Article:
Mercedes-AMG is controversially using a four-cylinder plug-in hybrid powertrain in its new C63, but don’t expect any fewer than six cylinders in a BMW M product.
“I hope that was just a rhetorical question because it’s clear we’re not going to do any three-cylinder engines,” said BMW M boss Franciscus van Meel when asked if the division’s inline six-cylinder engines could make way for a three-pot, per a report from CarBuzz.
“We’re not even going to do four-cylinder engines in high-performance cars. I know there are other companies [that] are doing that, but we’re not going to do that.”
That also rules out a full-fat M version of the 1 Series or X2. These vehicles currently top out with less hardcore M Performance variants packing turbocharged four-cylinder engines, as it’s understood their UKL2 underpinnings can’t support six-cylinder engines.
BMW has offered six-, eight- and even 10-cylinder M cars before, and built a prototype M8 version of its first-generation 8 Series with a V12 engine.
In the history of M cars, however, there’s only ever been one four-cylinder vehicle: the E30 M3. While lauded as an iconic BMW, there’s evidently no desire today to return to this number of cylinders.
In contrast, Mercedes-Benz’s new turbocharged plug-in hybrid four-cylinder powertrain will be used not only in the next C63, but also the GLC 63, while its upcoming mid-sized coupe and convertible range – expected to be called CLE – is also expected to use this.
The M division will offer its first electrified vehicle in the XM, due here in the first half of next year, which packs a plug-in hybrid system like the aforementioned AMGs but offers double the number of cylinders.
The next M5 is expected to also use this plug-in hybrid V8 powertrain.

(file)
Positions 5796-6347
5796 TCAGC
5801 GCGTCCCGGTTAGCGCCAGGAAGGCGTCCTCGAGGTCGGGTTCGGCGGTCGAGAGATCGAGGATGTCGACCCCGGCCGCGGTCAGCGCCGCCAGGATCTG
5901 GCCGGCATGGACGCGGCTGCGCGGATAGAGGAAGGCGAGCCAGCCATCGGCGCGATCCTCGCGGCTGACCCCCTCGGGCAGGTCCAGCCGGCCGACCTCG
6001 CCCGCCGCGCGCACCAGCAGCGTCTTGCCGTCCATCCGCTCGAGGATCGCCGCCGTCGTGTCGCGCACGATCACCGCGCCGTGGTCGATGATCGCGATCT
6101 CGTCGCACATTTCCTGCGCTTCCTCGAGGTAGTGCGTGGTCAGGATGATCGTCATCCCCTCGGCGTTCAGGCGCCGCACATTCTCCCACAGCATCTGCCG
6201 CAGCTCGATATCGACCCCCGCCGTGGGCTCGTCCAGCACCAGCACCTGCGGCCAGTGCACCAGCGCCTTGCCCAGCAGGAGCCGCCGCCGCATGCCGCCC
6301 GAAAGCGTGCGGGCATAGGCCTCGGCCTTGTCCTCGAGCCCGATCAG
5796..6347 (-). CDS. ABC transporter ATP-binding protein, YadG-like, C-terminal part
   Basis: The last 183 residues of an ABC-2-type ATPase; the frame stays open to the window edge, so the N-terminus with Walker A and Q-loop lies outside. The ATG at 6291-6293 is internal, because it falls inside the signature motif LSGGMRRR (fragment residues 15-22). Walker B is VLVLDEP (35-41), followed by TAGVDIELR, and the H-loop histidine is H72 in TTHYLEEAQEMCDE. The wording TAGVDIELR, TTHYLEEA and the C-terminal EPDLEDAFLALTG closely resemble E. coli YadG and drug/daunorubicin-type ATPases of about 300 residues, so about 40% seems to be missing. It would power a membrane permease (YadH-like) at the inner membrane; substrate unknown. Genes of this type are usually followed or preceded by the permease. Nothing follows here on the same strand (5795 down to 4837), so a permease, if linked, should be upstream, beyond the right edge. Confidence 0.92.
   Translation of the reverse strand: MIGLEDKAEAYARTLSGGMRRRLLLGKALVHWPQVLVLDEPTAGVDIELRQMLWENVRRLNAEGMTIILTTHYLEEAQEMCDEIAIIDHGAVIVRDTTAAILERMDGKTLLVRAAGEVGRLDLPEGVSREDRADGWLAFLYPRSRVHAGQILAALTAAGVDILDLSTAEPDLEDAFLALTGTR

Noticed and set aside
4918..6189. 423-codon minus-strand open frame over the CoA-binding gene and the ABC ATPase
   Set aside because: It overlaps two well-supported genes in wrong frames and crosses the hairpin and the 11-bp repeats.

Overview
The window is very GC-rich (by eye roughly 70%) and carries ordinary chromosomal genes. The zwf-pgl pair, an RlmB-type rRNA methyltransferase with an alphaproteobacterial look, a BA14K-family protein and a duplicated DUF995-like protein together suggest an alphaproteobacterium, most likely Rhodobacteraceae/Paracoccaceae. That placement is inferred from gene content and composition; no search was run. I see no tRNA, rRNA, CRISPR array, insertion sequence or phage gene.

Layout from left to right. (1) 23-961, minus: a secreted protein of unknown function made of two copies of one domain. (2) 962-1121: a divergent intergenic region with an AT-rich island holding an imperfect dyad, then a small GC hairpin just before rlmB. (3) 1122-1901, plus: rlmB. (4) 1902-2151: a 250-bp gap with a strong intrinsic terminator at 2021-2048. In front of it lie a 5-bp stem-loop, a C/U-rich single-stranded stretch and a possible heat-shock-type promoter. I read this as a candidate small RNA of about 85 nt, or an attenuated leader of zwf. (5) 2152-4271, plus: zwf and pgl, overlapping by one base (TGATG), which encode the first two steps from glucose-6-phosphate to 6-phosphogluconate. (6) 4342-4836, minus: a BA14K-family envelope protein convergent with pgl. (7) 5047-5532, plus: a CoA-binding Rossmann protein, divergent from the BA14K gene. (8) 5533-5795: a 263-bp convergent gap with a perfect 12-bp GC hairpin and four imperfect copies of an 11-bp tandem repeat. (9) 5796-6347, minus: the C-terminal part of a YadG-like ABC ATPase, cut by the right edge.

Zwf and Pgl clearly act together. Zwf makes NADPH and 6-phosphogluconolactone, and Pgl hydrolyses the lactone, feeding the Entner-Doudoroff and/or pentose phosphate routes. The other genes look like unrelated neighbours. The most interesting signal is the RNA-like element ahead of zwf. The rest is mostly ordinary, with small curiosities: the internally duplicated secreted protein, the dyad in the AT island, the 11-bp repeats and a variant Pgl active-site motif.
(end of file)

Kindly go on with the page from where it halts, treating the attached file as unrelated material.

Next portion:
The M2 will be the last BMW M car without any electrification and is expected to last until 2030 – and BMW will continue offering it with a manual until then, provided there’s still demand.
The M division isn’t just working on plug-in hybrids, with electric vehicles firmly in its future.
Earlier this year, it revealed an all-electric test vehicle based on the i4 M50 with an electric motor for each wheel.
The M division claims “ideal power transmission to the road” can be computed “within milliseconds” based on many factors, including steering, load, wheel speed, road conditions, and accelerator input.
M says the development powertrain offers a “level of dynamics that is unattainable using conventional drive systems” while staying true to the division’s ethos over the last 50 years: “a linear build-up of drive power and lateral dynamics that permits controllable handling right up to the limits”.
Given its electric nature, efficiency is also important and, as such, the concept is able to use regenerative braking “right up to the limits of driving dynamics”.
According to the firm, it has already evaluated the powertrain via virtual models and test benches, and this rolling prototype is the next step in the system’s development.
BMW has subsequently said it can offer up to 1000kW of power from a quad-motor electric drivetrain.
It’s unclear if BMW is preparing this quad-motor powertrain for a future variant of an existing CLAR-based model range, such as a fully fledged M variant of the i4, or whether we’ll have to wait for vehicles based on the upcoming Neue Klasse dedicated EV architecture.